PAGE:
by Barry B. Burtis D.V.M.
As we reach the end of August, for many reasons, it begins to feel like autumn. Fall, in our area, can be a most enjoyable season and one to eagerly anticipate - unless, perhaps, you happen to suffer from allergies or hay fever. In that case, it's less likely you're really looking forward to the season that traditionally is thought to be the worst season for allergy sufferers. Well, autumn being a bad season for allergies is another thing dogs share with people. Here are some things to remember to help your dog get through this season if they have allergies.
First, dogs, just like people, can be allergic to things they eat, things they contact or things that they breath in the air. One difference from humans, though, is how it causes problems. Most people with inhalant allergic dermatitis or atopy will develop itchy, runny eyes, sniffles and nasal congestion. However, with dogs the most common target organ to be affected by the allergic process is the skin. As a result, they become itchy all over their body. They usually bite or lick at their feet, they scratch their head, neck and sides incessantly with their back feet and they rub their face and ears. Itchiness, for anyone, dogs included, is a most unpleasant, intolerable sensation. Frequently, dogs scratch or chew at themselves so much that they cause the skin to become inflamed or raw and bleeding. Broken skin also becomes a good place for secondary bacterial infections to develop.
When owners notice their pet scratching more than normal, usually the first thing they think about is fleas. And yes, it could be fleas. If a veterinarian is consulted at this stage - which, I would recommend - they will certainly want to be sure there are no fleas present on the animal. However, in fact, a dog may harbour a number of fleas and not be particularly itchy, as long as they are not hypersensitive to the fleas. It turns out, though, that one of the most common allergens or cause of allergies for dogs is flea saliva. The intense itchiness some dogs experience when thy pick up a flea is, in fact, an allergic dermatitis - an allergy to that saliva injected into the dog when the flea bites.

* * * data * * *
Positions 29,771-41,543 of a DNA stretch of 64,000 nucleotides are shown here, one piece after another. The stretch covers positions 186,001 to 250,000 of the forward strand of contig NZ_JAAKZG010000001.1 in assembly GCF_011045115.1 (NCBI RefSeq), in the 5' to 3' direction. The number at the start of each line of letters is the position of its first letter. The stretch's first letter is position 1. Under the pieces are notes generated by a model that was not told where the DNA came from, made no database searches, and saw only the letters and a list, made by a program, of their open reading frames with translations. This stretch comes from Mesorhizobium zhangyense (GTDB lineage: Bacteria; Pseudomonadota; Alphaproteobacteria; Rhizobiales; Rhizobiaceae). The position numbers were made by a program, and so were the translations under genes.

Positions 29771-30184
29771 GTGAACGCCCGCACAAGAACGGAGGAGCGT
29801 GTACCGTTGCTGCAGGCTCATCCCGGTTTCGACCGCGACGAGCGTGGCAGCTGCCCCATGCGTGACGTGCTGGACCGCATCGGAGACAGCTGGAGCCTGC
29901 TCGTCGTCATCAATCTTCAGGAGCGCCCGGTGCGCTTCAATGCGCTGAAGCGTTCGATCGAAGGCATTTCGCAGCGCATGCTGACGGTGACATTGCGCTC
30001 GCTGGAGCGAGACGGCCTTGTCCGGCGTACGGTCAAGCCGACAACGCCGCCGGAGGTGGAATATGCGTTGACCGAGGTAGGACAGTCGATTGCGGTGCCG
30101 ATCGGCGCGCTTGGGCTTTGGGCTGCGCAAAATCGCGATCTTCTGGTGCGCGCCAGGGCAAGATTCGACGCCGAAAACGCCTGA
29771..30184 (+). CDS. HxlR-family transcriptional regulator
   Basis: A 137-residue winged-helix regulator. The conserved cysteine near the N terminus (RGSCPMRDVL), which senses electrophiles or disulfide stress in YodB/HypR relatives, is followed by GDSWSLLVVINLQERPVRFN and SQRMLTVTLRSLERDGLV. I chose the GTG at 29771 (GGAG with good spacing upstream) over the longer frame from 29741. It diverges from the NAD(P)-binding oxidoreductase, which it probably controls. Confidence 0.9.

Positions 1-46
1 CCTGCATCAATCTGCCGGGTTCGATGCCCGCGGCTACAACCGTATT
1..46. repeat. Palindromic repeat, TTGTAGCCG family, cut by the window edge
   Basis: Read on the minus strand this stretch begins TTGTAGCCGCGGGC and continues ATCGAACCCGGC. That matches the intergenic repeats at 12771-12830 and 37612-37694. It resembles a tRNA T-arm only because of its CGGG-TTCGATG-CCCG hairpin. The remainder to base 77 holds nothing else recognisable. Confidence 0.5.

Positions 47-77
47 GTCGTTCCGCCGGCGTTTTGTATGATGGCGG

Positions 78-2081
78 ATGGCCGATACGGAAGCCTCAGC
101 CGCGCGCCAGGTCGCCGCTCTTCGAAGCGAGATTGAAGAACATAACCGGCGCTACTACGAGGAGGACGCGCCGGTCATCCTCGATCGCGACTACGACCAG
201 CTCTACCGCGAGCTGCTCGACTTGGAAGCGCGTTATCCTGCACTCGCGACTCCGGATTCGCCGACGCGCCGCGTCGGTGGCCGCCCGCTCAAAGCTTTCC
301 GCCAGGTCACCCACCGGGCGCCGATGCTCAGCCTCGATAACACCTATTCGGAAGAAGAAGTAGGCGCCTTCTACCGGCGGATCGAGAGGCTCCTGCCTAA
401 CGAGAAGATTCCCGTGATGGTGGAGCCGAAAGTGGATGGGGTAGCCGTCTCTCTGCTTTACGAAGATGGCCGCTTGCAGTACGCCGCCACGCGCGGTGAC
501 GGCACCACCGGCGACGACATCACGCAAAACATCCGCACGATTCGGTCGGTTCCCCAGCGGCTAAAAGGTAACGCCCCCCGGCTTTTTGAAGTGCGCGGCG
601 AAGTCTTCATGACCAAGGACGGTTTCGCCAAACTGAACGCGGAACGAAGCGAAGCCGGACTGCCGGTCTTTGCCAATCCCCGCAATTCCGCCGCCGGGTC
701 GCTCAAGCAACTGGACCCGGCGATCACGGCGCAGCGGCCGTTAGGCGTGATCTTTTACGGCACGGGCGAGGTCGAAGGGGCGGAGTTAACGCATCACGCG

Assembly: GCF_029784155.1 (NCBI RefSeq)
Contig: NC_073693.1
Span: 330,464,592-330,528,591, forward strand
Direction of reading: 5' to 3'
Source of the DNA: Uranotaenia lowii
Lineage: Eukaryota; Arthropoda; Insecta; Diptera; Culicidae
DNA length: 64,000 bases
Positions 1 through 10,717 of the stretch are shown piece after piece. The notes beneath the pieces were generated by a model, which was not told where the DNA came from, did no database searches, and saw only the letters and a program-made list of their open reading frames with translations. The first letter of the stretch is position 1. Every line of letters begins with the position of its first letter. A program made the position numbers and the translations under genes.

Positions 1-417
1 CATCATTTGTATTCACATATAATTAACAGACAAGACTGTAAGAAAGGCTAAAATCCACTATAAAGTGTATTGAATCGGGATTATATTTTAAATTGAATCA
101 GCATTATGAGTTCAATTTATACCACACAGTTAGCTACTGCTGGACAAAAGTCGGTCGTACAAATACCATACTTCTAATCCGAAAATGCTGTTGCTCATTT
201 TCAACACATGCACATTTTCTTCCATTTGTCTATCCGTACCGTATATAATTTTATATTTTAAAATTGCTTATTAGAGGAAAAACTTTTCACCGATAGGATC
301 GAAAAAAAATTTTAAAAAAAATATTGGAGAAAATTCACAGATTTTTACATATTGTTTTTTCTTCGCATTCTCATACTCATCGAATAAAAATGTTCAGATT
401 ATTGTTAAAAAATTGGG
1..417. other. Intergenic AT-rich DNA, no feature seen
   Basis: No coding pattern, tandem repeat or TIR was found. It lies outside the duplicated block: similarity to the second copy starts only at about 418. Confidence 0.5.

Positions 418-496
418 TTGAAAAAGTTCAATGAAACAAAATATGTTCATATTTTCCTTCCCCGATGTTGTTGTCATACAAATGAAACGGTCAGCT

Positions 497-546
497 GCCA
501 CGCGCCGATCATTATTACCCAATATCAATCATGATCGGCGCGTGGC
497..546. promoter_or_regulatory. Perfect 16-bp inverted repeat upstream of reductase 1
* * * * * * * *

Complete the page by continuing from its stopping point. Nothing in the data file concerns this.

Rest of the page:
There are other external parasites that can make a dog very itchy, as well. Mites that live in or on the surface of the skin can certainly do it. Chyletiella or sarcoptes mange mites are the most common mites that cause problems for dogs in this part of the world. Relatively simple measures, with the help of your veterinarian, can make sure mites are not the source of the itchiness.
In most cases, the final diagnosis, for a dog that has itchy, uncomfortable skin will be atopy or allergic dermatitis. In my experience, when people hear that diagnosis they immediately try to think of something new that has come into their pet's environment. However, inhalant allergens are the most likely cause of the problem. It is more likely the dog has been in contact with these allergens from the beginning of its life. Gradually over time the immune system of the affected dog begins to have an abnormal response to these materials, whatever they may be. Often the degree of discomfort experienced by the dog gets worse as the years go by. At first, the itchiness may be quite mild and bother the dog only for a few weeks during the year; however, over the years repeated episodes last longer and increase in intensity. Of course it would be really nice to know immediately what allergen is the cause of the problem. Maybe then it would be possible just to prevent exposure to the cause of the allergy. However, the best and most accurate way to identify the specific allergen(s) involves intradermal skin testing. Most often, this is not immediately recommended for a dog suffering from such a problem.
Next time I will discuss more about intradermal skin testing and treatments to help a favourite pooch get through the allergy season ahead.